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Coronavirus in Kenya: LSK pushes for contingency plan

Tuesday March 24 2020
Havi

Law Society of Kenya President Nelson Havi during an interview at the society's offices in Nairobi County on March 2, 2020. PHOTO | DIANA NGILA | NATION MEDIA GROUP

By MAUREEN KAKAH

The Law Society of Kenya (LSK) wants the case it filed on Kenya's coronavirus preparedness fast-tracked and heard on a priority basis.

The request comes just after the National Commission on Administrative Justice (NCAJ) laid out measures the Judiciary will take to prevent spread of the deadly Covid-19.

Chief Justice David Maraga made the announcement on Sunday shortly before President Uhuru Kenyatta announced that the number of confirmed cases in Kenya had risen to three.

HUGE RISK

While acknowledging measures the government has taken since the first case was reported, the LSK said the State is yet to file its contingency plan in court as ordered.

The society told the High Court that without the plan, the health of the whole population will continue to be at risk and the case will be rendered useless.

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“We request, therefore, to appear before the duty judge or indeed any judge of the High Court to canvass the urgency and necessity of tomorrow’s (Tuesday's) mention of this matter,” lawyer Dudley Ochiel, for the LSK, said in a letter to the deputy registrar of the Constitutional and Human Rights Division

PANDEMIC

The LSK pointed out in the letter that Covid-19 is a global health pandemic.

It also noted the fact that the court issued an order on February 28 compelling the State to prepare and present a plan on prevention, surveillance, control and response systems for scrutiny.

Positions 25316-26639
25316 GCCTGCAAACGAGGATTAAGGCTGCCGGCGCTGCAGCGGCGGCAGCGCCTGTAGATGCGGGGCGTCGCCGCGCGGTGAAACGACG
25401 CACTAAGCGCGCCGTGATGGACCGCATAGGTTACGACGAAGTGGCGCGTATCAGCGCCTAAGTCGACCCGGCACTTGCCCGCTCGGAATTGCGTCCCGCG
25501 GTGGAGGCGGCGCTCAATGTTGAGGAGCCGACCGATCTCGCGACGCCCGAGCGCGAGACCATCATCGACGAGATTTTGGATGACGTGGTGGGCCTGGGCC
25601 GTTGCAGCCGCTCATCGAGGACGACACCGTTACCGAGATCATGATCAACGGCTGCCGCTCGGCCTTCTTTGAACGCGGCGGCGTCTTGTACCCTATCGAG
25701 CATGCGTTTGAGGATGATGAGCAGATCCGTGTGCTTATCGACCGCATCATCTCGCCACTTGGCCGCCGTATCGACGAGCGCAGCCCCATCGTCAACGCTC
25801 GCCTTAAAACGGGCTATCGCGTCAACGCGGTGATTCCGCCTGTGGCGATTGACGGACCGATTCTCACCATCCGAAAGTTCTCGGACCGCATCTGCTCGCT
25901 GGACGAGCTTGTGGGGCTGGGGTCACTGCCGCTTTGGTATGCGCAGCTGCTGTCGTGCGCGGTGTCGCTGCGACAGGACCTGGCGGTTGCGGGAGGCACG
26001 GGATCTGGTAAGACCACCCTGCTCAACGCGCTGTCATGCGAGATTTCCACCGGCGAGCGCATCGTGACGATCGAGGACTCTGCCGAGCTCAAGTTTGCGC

Twice the court has urged the government to table the detailed report with the said plan and faulted it for failing to comply fully with its directive.

The court has also faulted the State for failing to comply with the order on quarantining the 239 passengers who jetted into the country via a China Southern Airlines flight on February 26, at Kenya Defence Forces facilities.

But the State, in its filed responses, says it has heightened surveillance at all points of entry, health facilities and communities countrywide.

On Sunday, President Uhuru Kenyatta announced drastic measures to prevent an outbreak in the country.

THE MEASURES

Among measures the NCAJ announced on Sunday included immediate suspension of hearings and mentions of civil, criminal and appeal matters.

This is the reason the LSK requested that the matter be heard on a priority basis.

Chief Justice David Maraga announced a scaling down of Judiciary activities in the wake of confirmation of Kenya's first case of the virus.

The CJ indicated that court activities will be reduced for two weeks effective Monday to allow further consultations on the matter and the design of appropriate response measures.

He said prisoners and remandees will not be presented to court for the two weeks and that execution of court proceedings also remains suspended for the next two weeks.

However, he pointed out that courts will continue to handle very urgent cases as well as have pleas taken in serious matters and that the directions issued would be reviewed from time to time as the need arises.

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